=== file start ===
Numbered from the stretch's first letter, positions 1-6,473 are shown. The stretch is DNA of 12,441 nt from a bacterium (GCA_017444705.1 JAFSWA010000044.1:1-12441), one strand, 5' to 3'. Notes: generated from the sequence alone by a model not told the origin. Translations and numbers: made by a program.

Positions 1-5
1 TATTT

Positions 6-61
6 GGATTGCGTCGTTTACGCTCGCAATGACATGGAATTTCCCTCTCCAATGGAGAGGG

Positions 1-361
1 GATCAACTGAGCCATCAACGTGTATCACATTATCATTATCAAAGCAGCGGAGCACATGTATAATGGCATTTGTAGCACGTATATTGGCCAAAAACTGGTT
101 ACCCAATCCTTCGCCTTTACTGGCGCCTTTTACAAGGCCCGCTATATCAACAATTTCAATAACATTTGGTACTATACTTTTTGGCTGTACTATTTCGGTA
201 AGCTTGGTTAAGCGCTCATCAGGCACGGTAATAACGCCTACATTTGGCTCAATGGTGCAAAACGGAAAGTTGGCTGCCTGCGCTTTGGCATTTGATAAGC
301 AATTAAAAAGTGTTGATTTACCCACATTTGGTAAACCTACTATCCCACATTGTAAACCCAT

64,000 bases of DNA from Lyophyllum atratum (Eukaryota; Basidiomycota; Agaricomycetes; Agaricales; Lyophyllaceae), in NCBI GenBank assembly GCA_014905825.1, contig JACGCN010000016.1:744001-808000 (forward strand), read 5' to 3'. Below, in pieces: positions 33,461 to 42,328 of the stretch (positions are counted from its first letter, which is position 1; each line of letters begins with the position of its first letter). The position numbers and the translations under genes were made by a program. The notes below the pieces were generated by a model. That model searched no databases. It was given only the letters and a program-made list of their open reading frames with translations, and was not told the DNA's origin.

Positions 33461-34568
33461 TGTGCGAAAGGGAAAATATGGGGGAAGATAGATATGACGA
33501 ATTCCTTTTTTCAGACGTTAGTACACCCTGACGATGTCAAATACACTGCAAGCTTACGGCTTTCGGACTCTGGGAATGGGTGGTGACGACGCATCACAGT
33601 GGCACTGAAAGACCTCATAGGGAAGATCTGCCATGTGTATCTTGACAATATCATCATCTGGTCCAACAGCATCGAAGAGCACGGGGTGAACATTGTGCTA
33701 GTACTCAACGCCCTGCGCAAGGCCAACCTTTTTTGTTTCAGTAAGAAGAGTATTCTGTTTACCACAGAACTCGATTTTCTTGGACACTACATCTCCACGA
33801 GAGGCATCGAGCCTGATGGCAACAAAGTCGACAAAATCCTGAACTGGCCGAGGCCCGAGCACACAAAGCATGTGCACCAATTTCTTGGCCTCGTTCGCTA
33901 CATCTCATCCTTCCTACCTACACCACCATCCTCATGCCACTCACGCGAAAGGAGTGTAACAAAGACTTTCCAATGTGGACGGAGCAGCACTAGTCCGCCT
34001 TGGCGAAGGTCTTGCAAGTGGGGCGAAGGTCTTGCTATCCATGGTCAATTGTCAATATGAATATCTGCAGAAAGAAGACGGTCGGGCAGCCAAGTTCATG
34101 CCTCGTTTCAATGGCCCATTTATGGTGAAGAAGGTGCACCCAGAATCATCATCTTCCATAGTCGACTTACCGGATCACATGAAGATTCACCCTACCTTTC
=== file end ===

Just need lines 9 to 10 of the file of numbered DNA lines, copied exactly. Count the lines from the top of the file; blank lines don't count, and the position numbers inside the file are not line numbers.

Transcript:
201 AGCTTGGTTAAGCGCTCATCAGGCACGGTAATAACGCCTACATTTGGCTCAATGGTGCAAAACGGAAAGTTGGCTGCCTGCGCTTTGGCATTTGATAAGC
301 AATTAAAAAGTGTTGATTTACCCACATTTGGTAAACCTACTATCCCACATTGTAAACCCAT